Beauty sells. Cynical? Absolutely. But still, we’re all a part of that pact, perhaps even against our best judgment. Of course, you’d choose your most attractive pictures for Tinder. It makes sense to dress well for a job interview. Damn, we’ve built entire industries around good looks. And now, AI can design fake people that will make your heart race. Would you swipe right?
The eerie gallery of fake people born from AI
When the website ThisPersonDoesNotExist.com went live in 2019, you could easily find yourself obsessively clicking “refresh”. Every time, you’d see the face of another ordinary person. Young, old, maybe a child. Smiling, contemplating, or looking a bit awkward. You can detect emotion in their eyes and imagine what they’ve been through as they blankly stare somewhere into space. Except, of course, there’s no story at all.
These faces are generated by a GAN (generative adversarial network) StyleGAN2. It has the ability to train itself on a set of data and then produce a new set with the same statistics. The mechanism consists of two competitive networks. In the case of photos, the generative network is trained on authentic images and then produces fake ones. The discriminative network evaluates all of them and tries to pinpoint which are fake.
This process repeats itself long enough to fabricate those eerily realistic images of people who don’t exist. Mind you; the possibilities are endless. Besides fake people, you can also look at some pretty weird modern art with no author. Or waste some time on pictures of cats that aren’t real and some (messed-up) rentals created by AI.
Now, researchers took GAN one step further: they trained it to produce faces you’ll personally find attractive.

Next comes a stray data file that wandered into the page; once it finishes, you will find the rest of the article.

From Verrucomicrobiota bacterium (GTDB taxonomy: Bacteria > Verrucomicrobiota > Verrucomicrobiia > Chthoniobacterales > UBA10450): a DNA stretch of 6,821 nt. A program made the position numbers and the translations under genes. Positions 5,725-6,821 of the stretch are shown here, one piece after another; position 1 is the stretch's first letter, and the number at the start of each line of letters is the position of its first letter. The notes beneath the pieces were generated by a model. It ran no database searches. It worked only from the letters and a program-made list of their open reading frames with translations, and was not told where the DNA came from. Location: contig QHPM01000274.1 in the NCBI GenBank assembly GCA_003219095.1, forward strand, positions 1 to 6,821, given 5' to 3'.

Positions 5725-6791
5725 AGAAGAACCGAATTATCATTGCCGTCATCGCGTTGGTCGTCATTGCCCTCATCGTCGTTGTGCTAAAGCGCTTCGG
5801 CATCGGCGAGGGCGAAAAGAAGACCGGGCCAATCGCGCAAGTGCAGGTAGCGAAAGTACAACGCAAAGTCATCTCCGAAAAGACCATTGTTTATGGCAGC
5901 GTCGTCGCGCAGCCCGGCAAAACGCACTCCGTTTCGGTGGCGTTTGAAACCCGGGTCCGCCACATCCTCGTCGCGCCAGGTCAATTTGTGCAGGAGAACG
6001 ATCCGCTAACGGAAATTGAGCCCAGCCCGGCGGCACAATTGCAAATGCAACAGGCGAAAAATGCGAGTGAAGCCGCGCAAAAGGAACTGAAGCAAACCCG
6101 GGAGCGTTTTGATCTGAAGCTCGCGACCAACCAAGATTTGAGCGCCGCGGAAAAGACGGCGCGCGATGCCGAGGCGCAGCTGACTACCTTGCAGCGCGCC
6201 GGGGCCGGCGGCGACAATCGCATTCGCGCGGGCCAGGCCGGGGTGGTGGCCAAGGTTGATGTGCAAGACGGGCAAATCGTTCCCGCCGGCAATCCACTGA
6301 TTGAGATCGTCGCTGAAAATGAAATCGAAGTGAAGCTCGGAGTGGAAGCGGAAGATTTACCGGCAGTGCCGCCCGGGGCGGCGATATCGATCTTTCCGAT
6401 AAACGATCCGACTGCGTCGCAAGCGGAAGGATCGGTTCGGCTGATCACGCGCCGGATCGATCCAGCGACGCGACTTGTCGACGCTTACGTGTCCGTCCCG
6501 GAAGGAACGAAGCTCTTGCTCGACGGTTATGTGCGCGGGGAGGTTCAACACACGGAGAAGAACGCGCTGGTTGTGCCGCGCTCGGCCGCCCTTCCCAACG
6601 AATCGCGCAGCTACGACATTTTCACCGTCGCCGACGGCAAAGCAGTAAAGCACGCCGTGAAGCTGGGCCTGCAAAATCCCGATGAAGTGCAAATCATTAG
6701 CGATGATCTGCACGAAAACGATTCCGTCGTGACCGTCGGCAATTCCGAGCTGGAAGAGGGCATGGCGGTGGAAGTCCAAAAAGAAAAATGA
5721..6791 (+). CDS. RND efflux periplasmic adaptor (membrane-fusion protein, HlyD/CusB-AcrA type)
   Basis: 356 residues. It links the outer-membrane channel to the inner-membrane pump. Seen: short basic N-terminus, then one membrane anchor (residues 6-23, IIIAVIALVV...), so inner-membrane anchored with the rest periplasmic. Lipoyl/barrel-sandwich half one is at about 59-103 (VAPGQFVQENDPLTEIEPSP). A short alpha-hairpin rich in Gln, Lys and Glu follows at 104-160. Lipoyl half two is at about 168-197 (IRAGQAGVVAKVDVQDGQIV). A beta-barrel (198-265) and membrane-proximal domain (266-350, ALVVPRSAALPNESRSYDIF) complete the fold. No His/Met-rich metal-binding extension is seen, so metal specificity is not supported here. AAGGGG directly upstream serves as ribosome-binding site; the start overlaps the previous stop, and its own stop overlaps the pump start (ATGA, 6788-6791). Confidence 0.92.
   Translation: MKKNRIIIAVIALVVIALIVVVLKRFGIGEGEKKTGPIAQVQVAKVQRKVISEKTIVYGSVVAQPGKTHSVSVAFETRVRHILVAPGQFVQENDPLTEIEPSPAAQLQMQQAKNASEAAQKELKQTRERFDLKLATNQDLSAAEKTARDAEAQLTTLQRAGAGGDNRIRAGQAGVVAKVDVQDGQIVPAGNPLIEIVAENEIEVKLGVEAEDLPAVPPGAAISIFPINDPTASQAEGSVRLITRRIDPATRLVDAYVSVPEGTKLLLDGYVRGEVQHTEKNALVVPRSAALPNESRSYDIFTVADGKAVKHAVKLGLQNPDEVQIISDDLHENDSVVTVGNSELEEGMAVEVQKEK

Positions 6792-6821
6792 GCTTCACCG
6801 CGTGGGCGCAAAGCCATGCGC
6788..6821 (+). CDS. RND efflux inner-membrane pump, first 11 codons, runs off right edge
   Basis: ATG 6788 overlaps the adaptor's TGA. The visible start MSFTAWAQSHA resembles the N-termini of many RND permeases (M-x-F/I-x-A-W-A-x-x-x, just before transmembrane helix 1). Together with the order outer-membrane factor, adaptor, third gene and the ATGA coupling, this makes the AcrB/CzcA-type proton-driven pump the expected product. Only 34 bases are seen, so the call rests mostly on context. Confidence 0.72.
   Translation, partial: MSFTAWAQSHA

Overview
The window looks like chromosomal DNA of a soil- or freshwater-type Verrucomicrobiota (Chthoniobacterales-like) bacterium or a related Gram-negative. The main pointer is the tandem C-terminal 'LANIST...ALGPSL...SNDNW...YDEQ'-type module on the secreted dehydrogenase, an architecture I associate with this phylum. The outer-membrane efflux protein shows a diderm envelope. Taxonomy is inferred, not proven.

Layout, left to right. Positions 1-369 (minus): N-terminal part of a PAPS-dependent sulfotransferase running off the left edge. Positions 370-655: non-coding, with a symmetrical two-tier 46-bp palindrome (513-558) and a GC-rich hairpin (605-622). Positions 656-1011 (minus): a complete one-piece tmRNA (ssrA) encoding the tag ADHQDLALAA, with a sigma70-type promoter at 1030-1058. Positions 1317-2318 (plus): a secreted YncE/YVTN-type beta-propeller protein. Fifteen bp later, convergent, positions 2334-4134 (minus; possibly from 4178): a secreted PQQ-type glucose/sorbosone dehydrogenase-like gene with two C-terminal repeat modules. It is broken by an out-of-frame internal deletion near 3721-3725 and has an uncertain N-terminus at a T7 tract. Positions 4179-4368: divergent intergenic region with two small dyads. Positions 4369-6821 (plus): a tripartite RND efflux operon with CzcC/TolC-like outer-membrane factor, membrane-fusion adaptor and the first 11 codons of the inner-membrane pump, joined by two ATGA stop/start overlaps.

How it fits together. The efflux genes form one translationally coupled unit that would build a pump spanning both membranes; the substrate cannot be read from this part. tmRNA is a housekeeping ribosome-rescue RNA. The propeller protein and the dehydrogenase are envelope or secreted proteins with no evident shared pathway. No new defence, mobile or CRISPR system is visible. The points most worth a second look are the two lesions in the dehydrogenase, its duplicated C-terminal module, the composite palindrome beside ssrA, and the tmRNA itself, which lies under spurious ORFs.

Your AI-generated prince(ess) charming
The team behind the study admits that it’s challenging to determine what exactly attracts one person to another. It’s a highly subjective and elusive preference, after all. Nevertheless, researchers from the University of Helsinki and Copenhagen University were up for the task. And so AI gave birth to an army of gorgeous fake people based on 200.000 celebrity images.
“While there may be some facial features that seem to be generally preferred across participants, as some generated faces in our experiments look similar to each other, the model really captures personal features,” Tuukka Ruotsalo, an associate professor at the University of Helsinki, told Digital Trends. “There are differences in all generated images. In the most trivial aspect, participants with different gender preferences get faces matching that preference.”
The result was a success: the individually generated images were selected 87% of the time as personally attractive. That’s quite remarkable. Can you imagine that you’d swipe right on that many people on Tinder? Actually, you might. If too many scammers decide to catfish with pictures of AI-generated fake people.
However, as Ruotsalo explained for Digital Trends, the mechanism opens up exciting possibilities. It can help analyze complex issues with an immense impact. “This could help us to understand the kind of features and their combinations that respond to cognitive functions, such as biases, stereotypes, but also preferences and individual differences,” he said.
AI-generated fake people, starring in the next Hollywood blockbuster
You can already buy a fake person on the website Generated.Photos and not worry about copyrights or infringement claims. Folks at ThisPersonDoesNotExist.com are even free.
What’s next? We’ve already seen enough experiments to sense the direction. For example, GANs are able to bring your favorite actors back to life, appearing perfectly, freakishly real in new films. And if beauty sells, fake people brought to life with AI will likely be heavily monetized. For starters, the entertainment and fashion industry can expect quite a shakeup due to these “synthetic humans“.
Movie stars, adult film actors, and models already look like a dream – and now they can be your personally tailored dream.